And what a memorable night this has turned out to be. For a gig this size the sound is utterly brilliant, helped I am sure by the huge wall of Marshall Amps neatly stacked up across the back of the otherwise Spartan stage…

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A Visit from Tech Support for Hillary Clinton

Stout-Clinton-Email-690

The State Department. January, 2009.

TECH SUPPORT: Hi, Secretary Clinton? I’m Liz, from tech support. Your assistant said that you needed help getting Outlook on your phone?

SECRETARY OF STATE HILLARY RODHAM CLINTON: Oh, hi. Great. Come on in.

TECH: This shouldn’t take too long. Are you working on a Blackberry or an iPhone?

CLINTON: God, who knows. I have so many devices these days.

TECH: Really? How many?

CLINTON: Two.

TECH: That shouldn’t be a problem. So let’s get Outlook fired up here. O.K. Hmm. It looks like you haven’t set up an account yet?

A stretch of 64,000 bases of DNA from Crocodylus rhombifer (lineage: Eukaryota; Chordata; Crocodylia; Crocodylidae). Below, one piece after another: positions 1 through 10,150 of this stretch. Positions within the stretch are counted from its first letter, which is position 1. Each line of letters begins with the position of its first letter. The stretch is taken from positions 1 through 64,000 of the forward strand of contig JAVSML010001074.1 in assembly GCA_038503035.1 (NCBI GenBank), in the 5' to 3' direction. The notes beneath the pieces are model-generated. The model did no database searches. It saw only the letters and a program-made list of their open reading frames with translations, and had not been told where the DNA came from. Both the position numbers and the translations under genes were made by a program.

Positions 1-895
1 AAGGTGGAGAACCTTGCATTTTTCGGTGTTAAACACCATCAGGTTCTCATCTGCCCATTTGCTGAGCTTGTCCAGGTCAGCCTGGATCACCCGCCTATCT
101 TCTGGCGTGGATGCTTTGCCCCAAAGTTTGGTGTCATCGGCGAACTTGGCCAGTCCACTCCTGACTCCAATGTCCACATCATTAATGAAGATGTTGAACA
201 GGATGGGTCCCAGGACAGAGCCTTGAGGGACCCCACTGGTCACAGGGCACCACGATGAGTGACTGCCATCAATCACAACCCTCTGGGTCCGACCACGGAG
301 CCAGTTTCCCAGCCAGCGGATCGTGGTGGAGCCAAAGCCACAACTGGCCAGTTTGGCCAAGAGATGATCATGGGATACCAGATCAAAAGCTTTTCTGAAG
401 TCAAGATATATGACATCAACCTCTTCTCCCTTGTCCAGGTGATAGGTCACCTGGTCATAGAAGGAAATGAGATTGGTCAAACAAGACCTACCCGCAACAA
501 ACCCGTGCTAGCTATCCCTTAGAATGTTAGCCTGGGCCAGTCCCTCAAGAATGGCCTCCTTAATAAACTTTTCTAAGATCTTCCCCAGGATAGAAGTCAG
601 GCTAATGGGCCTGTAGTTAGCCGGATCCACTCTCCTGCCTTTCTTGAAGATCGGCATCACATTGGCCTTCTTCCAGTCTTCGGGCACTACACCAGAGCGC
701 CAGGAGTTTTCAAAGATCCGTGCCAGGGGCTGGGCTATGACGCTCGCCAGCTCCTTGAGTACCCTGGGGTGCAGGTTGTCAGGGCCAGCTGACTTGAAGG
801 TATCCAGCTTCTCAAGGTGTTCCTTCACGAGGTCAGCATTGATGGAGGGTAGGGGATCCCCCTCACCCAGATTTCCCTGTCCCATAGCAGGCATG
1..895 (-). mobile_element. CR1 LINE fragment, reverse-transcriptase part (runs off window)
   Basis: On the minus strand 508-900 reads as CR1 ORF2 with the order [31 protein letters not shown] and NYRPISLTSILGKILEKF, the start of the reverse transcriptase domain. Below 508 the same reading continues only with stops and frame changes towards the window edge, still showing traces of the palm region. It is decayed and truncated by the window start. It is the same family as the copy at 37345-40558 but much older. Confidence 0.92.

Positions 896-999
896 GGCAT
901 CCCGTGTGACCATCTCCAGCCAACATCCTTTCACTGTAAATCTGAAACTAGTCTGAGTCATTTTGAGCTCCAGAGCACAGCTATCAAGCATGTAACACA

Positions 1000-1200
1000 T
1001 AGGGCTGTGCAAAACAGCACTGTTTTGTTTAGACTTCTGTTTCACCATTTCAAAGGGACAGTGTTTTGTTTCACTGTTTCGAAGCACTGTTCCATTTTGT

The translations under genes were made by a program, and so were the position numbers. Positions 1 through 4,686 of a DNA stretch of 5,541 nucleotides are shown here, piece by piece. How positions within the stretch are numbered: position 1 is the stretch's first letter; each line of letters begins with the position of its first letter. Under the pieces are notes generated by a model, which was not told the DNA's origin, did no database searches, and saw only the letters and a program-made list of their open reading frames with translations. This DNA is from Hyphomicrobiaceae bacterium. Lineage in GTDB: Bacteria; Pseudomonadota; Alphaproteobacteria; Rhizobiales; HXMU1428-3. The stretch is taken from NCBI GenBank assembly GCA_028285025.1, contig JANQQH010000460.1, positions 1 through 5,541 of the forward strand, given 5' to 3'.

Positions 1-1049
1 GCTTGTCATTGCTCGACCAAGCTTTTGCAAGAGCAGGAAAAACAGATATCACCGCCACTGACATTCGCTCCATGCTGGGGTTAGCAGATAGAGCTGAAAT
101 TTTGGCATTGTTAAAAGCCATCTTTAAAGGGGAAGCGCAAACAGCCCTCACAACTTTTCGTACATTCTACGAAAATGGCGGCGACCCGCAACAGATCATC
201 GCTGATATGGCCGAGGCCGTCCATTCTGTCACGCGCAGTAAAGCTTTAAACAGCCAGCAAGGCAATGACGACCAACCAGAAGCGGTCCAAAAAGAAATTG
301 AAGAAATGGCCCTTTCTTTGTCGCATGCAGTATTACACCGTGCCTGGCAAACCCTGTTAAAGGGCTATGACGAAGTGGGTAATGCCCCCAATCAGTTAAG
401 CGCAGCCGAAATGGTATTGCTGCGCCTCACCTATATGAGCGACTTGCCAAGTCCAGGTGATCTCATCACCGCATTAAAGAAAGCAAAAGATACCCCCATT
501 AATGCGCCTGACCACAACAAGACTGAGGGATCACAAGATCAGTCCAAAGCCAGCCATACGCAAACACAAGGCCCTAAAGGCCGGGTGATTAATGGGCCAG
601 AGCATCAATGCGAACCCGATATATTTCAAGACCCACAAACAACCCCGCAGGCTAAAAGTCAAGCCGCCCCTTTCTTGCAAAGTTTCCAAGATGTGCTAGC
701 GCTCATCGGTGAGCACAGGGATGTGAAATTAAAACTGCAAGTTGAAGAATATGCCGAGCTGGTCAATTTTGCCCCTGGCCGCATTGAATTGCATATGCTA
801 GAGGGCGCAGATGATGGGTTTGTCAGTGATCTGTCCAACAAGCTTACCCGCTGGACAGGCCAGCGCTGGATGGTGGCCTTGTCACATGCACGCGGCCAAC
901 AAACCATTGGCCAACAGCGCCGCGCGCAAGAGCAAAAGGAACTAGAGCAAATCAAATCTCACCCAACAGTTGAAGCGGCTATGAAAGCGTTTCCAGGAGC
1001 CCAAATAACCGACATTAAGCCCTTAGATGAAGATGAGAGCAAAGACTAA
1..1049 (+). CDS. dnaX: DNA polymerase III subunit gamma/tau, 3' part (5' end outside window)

CLINTON: I’ve been using my hdr22@clintonemail.com address.

TECH: Most State Department employees prefer to use a state.gov address.

CLINTON: I don’t know that I would describe my role here as “employee.”

TECH: Right. Well, it’s sort of a best-practice thing. We can make sure that all your correspondence is secure this way, and it’ll make it easier to comply with FOIA requests.

CLINTON: Why would there be a FOIA request?

TECH: You’re right. There won’t be. But I like to say you can never be too careful.

CLINTON: I guess. Liz, between you and me, I’m not really a big e-mailer. I pretty much only use it for stuff like planning Chelsea’s wedding and chatting with my yoga instructor about whether we should impose sanctions on Iran.